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I think “check” should be included here. Specifically, I often see examples that act as though they are checking items off a list (x requirement? Check. Y requirement? Check.) which ruins the readability of the example.
I think "Played with" should be included here. It gives me an impression the example's author doesn't want to accept that Tropes Are Tools or doesn't know that Tropes Are Flexible.
Ahem! Playing with a Trope (...so url is messed up in discussion page too? Just search for it then) is real thing. While such example should be more specific (usually subversion or downplayed), it has nothing to does with "don't want to accept that Tropes Are Tools or don't know that Tropes Are Flexible".
Hi, just wanted to double check this makes sense before I publish it, as I've not edited TV Tropes policy pages before. I think it keeps the original meanings of these examples, but hopefully it's a bit easier to decipher and more accurate.
Positional comparatives: "Similar to the example above," "Unlike the previous example," "Speaking of that," "As just discussed," "See [other trope/work]," etc. Entries tend to move around. Tropes may be renamed; ...
"...at the start of a paragraph is not a license to spend the rest of said paragraph..."
For a page about avoiding unnecessary words, indulging in the old "said [noun]" schtick should be avoided. Replace "said paragraph" with "it".
Word Cruft, Natter, etc. should be mandatory reading material for new tropers.
Yeah. It's me... Should've read it a while ago...
Question, why is 'Subverted by' word cruft? Say for example I write an example on a program called Alice and Bob and I say: 'Incredibly Obvious Bug: Subverted by Alice when she notices a bug left for her, and destroys it without commenting in the episode 'Alice Is Recruited'.
Does that in itself become word cruft, and why?
Can we throw in Averted Hard, Brutally Subverted, and other such intensifiers that generally just mean they didn't use this trope?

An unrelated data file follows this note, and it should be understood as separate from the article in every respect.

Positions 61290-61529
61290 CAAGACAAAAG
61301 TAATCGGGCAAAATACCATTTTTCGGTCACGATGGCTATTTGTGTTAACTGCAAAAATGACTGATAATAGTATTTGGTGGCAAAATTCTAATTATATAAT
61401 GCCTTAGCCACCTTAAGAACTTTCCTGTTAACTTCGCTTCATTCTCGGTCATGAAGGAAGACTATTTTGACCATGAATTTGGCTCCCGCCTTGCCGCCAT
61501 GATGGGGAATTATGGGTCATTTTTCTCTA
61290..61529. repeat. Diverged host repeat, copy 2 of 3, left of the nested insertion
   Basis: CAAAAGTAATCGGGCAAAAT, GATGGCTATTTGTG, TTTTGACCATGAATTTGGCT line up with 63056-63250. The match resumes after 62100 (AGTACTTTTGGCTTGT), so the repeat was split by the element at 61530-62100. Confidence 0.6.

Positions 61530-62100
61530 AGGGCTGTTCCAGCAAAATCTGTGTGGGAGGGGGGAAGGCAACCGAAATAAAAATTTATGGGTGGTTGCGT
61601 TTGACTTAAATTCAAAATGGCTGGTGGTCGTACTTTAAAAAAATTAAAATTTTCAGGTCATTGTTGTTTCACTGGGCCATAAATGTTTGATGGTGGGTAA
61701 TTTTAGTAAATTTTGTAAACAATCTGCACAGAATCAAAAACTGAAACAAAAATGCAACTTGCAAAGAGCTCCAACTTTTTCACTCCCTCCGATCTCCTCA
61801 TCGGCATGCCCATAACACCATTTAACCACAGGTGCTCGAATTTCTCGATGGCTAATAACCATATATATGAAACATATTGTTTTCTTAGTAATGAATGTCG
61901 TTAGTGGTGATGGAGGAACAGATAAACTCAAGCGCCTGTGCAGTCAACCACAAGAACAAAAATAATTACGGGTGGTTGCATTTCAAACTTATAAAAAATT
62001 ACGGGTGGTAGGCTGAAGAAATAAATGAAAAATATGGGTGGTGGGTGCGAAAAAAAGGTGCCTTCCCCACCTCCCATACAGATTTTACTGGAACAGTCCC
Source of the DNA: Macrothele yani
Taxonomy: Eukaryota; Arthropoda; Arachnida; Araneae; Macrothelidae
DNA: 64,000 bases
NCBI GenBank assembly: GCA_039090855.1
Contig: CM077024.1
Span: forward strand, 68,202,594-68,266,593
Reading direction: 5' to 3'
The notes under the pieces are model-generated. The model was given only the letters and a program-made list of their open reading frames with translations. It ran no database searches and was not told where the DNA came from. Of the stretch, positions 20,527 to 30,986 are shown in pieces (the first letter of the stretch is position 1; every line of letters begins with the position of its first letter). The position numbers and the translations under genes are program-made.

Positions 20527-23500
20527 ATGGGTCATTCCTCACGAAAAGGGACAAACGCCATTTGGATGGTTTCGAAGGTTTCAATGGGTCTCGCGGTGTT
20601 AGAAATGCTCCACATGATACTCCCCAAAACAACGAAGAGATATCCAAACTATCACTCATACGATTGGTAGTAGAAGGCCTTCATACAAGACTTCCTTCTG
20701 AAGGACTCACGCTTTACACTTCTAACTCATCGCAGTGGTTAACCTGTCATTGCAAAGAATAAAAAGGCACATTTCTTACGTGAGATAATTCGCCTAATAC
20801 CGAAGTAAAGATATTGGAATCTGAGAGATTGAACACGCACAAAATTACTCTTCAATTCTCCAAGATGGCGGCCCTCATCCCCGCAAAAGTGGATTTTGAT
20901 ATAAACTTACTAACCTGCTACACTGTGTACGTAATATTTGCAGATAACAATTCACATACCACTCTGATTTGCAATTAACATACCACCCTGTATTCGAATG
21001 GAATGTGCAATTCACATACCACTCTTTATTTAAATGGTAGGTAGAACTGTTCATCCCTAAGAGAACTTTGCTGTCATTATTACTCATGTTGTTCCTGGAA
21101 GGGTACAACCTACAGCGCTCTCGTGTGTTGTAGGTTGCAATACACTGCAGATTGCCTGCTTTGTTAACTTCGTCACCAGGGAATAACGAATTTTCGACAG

Oh goodness yes. The impact of something can be described in the entry; no need to pad things out with those intensifiers that often mean it's not that way of playing with a trope anyway.
Is it an example of word cruft when the trope example consists entirely of the words "Take a wild guess"? It's an example of something annoying, I know that much.
Yep. It manages to be Word Cruft and a Zero Context Example — either remove the cruft and pull the remaining trope to the discussion page (unless it's one of the really self-explanatory ones) or correct it and put the character name/whatever.
Does anyone else think "it should be noted" is an example of Word Cruft? I keep seeing it used in contexts that suggest it is, and it seems to fall under several of the categories on the main page.
YES. "It should be noted" is pointless. We don't care whether something should be noted or not.
Another rule should be 'No Time Sensitive Language'. People are going to be reading these posts weeks, or even years from now. If you mention "In the most recent issue..." or "During last week's episode...", no-one will know what you are referring to, because those times don't mean anything to them.
See Examples Are Not Recent.
Is it just me or is "though" becoming something of a Verbal Tic on this wiki? I keep running across people putting it in when it really shouldn't be, and it can be cut without damaging the meaning at all.
Being part verbal tic and part intensifier, would "egregious" be in this list somewhere?
It falls under "bogus intensifier", yeah.
Most of these are good tips but I don't like the bit that says we should avoid using real long words.
(I tried to keep em all under seven letters or less though, I respect TV Tropes' authoritah!)
What's wrong with saying literally when something does literally follow a trope name that often wouldn't be mean literally? For example in My Little Pony: Friendship Is Magic magical Zap Apples are rainbow patterned when they ripen and at their best, therefore Everything's Better with Rainbows can be taken as literal example - rather than 'there's a cool rainbow themed thing in this episode' because the apples are better when they are rainbow patterned.